In previous articles we discussed the manner in which many of us get distracted from our goal of achieving the ultimate in life and wind up putting our focus and energies into building that which is temporary and trivial. Such a distraction is referred to in Kabbalah as “klipah”, meaning shell, because a shell surrounds the purpose (i.e. the fruit), yet gets its vitality from the fruit. Similarly, in life, our interest in building that which is trivial ultimately has its root in our potential and inner yearning to build something of great worth and meaning. That is to say, our interest in building a stamp, comic book, car, or diamond collection, has its root in our potential and inner yearning to build something higher – namely, our relationship with the Infinite.
In fact, probably the most prevalent klipah we struggle with in the world today is what I like to call the Klipah of Greece. The philosophy, ideals, and culture of Greece were spread further by the Roman Empire, which (combined with Christianity) serves as the underpinnings of the Western society in which we presently find ourselves.
The Greek goal, definition, and vision of true beauty was pure externality and physicality. The human physique, sports, the Olympics – these were the pinnacle they thought to be worth “collecting.” If the Jewish motto is that there is nothing other than God, the Greek motto is that there is nothing other than the physical.
The word for Greece in Hebrew, Yavan, is spelled yud, vav, final–nun. If you take a look at this word in Hebrew (יון), you see that the word starts from the smallest letter, the yud, and seems to be getting stretched out and pulled downward.
Being that the letter yud is the smallest of all the letters and likened to a mere dot, it expresses spiritual existence – when written, it exists there on the page but is not drawn out to contain physical properties, as if to demonstrate existence beyond the physical. Thus, the letters of the Hebrew word Yavan hint to the “spiritual” yud being stretched out, and not only brought down into the physical, but dragged down and entrenched into the physical, as the end-nun can be seen to be implying. This is what Greece is all about – turning the spiritual into physical.
By contrast, Judaism is all about getting to the spiritual even in the physical and clarifying that the physical itself is actually spiritual at its root. So, if we refer to the Jewish people as a “light unto the nations” for their illumination of the spiritual reality inherent within this physical world, we can refer to Greece as a “darkness unto the nations” for their attempt to block out any semblance of the spiritual reality inherent within this physical world.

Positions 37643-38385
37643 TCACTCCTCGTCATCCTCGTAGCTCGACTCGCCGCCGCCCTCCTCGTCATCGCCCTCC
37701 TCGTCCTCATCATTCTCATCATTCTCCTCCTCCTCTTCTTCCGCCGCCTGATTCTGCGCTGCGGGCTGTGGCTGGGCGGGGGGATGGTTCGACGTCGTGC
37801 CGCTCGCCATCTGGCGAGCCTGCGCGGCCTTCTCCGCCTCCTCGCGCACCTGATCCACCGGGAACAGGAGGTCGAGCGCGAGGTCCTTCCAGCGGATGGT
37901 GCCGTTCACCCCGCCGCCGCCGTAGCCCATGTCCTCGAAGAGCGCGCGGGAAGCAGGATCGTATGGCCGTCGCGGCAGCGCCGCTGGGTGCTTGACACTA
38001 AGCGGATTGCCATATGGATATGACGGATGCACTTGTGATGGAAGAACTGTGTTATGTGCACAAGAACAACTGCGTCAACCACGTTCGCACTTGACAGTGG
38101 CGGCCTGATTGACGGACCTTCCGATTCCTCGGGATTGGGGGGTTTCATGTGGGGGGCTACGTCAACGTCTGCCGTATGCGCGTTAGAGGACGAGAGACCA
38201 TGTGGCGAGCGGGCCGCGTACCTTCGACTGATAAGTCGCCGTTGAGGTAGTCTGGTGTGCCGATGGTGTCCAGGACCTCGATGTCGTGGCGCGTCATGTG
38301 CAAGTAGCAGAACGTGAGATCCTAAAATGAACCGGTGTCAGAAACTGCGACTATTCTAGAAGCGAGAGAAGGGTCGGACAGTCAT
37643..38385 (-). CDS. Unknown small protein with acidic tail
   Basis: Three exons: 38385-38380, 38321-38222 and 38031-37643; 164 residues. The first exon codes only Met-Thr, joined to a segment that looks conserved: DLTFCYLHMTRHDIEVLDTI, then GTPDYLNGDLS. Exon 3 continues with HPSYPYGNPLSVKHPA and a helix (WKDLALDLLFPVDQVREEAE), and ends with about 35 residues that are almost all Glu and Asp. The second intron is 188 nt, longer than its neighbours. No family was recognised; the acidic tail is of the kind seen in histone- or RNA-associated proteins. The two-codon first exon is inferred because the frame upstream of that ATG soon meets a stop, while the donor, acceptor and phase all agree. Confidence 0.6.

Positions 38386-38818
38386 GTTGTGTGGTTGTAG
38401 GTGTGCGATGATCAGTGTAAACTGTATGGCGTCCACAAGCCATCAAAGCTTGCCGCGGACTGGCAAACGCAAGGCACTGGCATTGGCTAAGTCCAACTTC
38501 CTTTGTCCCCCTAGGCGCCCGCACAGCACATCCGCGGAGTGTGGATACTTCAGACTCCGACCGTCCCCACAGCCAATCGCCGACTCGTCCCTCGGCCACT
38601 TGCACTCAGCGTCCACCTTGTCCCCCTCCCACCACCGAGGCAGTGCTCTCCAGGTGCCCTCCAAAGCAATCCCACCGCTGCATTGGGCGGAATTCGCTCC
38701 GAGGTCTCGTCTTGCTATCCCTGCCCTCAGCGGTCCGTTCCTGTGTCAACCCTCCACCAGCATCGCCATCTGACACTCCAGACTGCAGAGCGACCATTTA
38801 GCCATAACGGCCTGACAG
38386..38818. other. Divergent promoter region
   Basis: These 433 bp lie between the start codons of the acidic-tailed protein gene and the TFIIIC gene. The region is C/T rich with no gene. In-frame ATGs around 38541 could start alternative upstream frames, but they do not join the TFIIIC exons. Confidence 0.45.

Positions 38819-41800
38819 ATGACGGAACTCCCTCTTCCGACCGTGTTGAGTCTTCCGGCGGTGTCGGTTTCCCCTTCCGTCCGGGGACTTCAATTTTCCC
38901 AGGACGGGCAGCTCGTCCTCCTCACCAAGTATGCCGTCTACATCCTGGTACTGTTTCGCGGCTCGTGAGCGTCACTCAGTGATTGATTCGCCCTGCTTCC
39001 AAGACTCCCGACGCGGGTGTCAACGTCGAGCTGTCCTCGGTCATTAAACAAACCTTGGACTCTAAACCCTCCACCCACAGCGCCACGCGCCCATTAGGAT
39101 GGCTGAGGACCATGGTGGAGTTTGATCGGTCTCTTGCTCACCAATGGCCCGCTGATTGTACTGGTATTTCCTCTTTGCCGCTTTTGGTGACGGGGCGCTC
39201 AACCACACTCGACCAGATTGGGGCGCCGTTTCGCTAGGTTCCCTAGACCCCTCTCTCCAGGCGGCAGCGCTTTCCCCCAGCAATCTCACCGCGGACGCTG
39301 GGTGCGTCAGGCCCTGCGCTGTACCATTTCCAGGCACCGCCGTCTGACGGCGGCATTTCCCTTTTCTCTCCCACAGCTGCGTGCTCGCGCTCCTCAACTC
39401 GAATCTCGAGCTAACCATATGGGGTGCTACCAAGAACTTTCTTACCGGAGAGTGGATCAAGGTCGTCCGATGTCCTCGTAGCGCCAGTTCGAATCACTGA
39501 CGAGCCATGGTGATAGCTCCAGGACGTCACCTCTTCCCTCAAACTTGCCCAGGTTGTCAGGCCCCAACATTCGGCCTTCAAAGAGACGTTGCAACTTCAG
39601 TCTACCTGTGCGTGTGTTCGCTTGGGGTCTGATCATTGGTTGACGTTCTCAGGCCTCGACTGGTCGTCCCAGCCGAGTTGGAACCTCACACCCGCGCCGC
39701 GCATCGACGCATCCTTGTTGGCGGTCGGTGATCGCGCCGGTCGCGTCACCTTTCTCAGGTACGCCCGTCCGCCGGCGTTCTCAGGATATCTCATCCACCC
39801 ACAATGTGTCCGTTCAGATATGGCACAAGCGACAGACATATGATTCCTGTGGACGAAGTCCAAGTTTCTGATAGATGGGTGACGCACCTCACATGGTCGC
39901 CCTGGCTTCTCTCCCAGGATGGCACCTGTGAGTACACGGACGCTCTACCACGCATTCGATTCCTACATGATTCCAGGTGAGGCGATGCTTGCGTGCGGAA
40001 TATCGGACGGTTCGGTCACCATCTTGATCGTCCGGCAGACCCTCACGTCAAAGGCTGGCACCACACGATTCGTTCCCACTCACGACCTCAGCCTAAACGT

Before entering university, I spent a year at a yeshiva in Israel in which I investigated the underpinnings of Judaism and immersed myself in its teachings and values. Upon returning to the USA, a few Yankees tickets found their way to a friend of mine who offered me to come along, so I figured I’d take him up on it.
It was a close game.
With two outs in the bottom of the 8th inning and a couple of runners on base, one of the Yankees gets a hit and the ball rolls all the way back to the wall. One runner comes in to tie the game. The crowd is cheering. Another runner is rounding third. The crowd gets off its feet. Here comes the play at the plate… At that moment, I look around and I find myself just sitting there watching this whole scene, thinking to myself, “This has got to be the saddest excuse for something meaningful that has ever been invented.”
After all, what are they cheering about at the end of the day?
Think about it.
If you’ve ever listened to people talk about “their” team winning a championship, they typically exclaim: “We won!”
Really? You won? I haven’t seen your championship ring.
For a person to have an appreciation for the game and for the game to have entertainment value is one thing, but the passion and sense of personal and societal identity that many fans (short for “fanatics”) associate with “their” team is something quite different.